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Memory Align State Machine

The Memory Align State Machine is a secondary state machine that includes an executor (the Memory Align SM Executor) and an internal Memory Align PIL (program) that is a set of verification rules written in the PIL language.

The Memory Align SM Executor is written in two languages: Javascript and C/C++.


It checks memory reads/writes using a 32-byte word access, while the EVM can read and write 32-byte words with offsets at a byte level. The table below shows a sample of possible byte-addressed and 32-byte-addressed memory layouts for the same content (three words).

ADDRESSBYTE00xc410x17300x81310xa7320x88330xd1620xb7630x23\begin{array}{|c|c|} \hline \mathbf{ADDRESS} &\mathbf{BYTE} \\ \hline \mathtt{0} &\mathtt{0xc4} \\ \mathtt{1} &\mathtt{0x17} \\ \mathtt{\vdots} &\mathtt{\vdots} \\ \mathtt{30} &\mathtt{0x81} \\ \mathtt{31} &\mathtt{0xa7} \\ \mathtt{32} &\mathtt{0x88} \\ \mathtt{33} &\mathtt{0xd1} \\ \mathtt{\vdots} &\mathtt{\vdots} \\ \mathtt{62} &\mathtt{0xb7} \\ \mathtt{63} &\mathtt{0x23} \\ \hline \end{array}
ADDRESS32-BYTE WORD00xc417...81a710x88d1...b723\begin{array}{|c|c|} \hline \textbf{ADDRESS} & \textbf{32-BYTE WORD} \\ \hline \mathtt{0} &\mathtt{0xc417...81a7} \\ \mathtt{1} &\mathtt{0x88d1...b723} \\ \hline \end{array}

The relationship between the 32-byte word addressable layout and the byte addressable layout is called memory alignment and the Memory Align SM is the state machine that checks the correctness of this relationship.

In more detail, we have to check the following memory operations:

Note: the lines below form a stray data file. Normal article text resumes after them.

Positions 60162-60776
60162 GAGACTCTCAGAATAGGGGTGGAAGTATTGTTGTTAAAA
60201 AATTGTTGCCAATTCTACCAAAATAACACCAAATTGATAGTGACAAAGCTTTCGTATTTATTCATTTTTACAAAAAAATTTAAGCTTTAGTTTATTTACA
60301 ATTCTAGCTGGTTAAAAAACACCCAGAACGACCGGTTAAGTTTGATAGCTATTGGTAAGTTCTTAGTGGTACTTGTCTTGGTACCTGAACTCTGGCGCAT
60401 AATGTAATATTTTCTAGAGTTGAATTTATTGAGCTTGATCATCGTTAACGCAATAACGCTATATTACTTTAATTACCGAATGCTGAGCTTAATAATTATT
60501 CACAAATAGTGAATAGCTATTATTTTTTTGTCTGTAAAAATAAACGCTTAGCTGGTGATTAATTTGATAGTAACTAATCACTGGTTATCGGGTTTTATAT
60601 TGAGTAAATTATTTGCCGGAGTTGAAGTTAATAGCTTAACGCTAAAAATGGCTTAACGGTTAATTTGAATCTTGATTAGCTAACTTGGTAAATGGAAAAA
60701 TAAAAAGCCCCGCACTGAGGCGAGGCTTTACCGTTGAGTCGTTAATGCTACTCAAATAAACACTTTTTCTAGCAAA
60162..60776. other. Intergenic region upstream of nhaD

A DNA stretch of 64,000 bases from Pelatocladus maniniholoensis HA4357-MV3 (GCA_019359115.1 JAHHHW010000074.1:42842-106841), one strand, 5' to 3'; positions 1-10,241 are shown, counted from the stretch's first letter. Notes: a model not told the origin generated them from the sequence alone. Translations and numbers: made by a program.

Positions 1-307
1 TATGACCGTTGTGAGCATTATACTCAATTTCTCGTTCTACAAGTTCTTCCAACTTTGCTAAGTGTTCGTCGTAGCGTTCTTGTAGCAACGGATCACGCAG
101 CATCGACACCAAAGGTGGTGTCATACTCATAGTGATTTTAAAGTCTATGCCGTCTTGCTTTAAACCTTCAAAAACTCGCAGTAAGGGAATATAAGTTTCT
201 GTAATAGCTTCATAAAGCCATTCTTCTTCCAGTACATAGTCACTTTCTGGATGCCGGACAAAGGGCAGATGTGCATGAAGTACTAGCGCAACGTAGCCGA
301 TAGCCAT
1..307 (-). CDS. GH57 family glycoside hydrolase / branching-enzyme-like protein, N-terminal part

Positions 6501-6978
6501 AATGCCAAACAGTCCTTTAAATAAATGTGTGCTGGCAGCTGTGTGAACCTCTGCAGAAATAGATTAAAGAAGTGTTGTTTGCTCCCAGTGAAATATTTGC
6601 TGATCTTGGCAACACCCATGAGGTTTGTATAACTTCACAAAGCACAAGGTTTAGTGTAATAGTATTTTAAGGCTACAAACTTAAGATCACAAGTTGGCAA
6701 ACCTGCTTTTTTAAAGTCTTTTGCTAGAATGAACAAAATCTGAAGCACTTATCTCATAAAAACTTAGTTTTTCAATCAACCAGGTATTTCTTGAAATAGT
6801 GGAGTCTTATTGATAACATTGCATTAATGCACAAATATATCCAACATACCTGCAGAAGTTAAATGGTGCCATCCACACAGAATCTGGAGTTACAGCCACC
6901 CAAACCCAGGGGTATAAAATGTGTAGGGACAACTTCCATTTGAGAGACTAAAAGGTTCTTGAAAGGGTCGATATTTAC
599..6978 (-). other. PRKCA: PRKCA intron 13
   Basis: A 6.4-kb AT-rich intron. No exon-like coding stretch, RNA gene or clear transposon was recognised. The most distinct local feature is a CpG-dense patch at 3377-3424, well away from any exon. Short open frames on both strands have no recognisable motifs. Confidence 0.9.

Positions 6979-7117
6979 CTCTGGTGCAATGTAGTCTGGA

• MLOAD\mathtt{MLOAD}: It receives an offset and returns the 32 bytes in memory starting at that offset.
  • MSTORE\mathtt{MSTORE}: It receives an offset and saves 32 bytes from the offset address of the memory.
  • MSTORE8\mathtt{MSTORE8}: It receives an offset and saves one byte on that address of the memory.

In general cases, MLOAD\mathtt{MLOAD} requires reading bytes of two different words.

Given that the memory's contents are represented in the table above and that the EVM is addressed at the byte level, the value we should get if we check a read from the EVM of a word starting at the address 0x22\mathtt{0x22} is as follows:

val=0x1fb7236e21.\mathtt{val} = \mathtt{0x1f \cdots b7236e21}.

We denote the content of the words affected by an EVM memory read as m0\mathtt{m}_0 and m1\mathtt{m}_1.

In our example, these words are the following:

m0=0x88d11fb723,m1=0x6e21ff54f9.\mathtt{m}_0 = \mathtt{0x} \mathtt{88d11f} \cdots \mathtt{b723}, \quad \mathtt{m}_1 = \mathtt{0x} \mathtt{6e21ff} \cdots \mathtt{54f9}.

We define a read block as the string concatenating the content of the words affected by the read: m0m1\mathtt{m}_0 \mid \mathtt{m}_1.

The below figure shows the affected read words m0\mathtt{m}_0 and m1\mathtt{m}_1 that form the affected read block and the read value val\mathtt{val} for a read from the EVM at address 0x22\mathtt{0x22} in our example memory.

Schema of MLOAD Example

Let us now introduce the flow at the time of validating a read.

Suppose that we want to validate that if we perform an MLOAD\mathtt{MLOAD} operation at the address 0x22\mathtt{0x22}, we get the previous value 0x1f7236e21\mathtt{0x1f\dotsb7236e21}. At this point, the Main State Machine will perform several operations.

First of all, it will have to query for the values m0\mathtt{m}_0 and m1\mathtt{m}_1. Henceforth, it must call the Memory SM in order to validate the previous queries.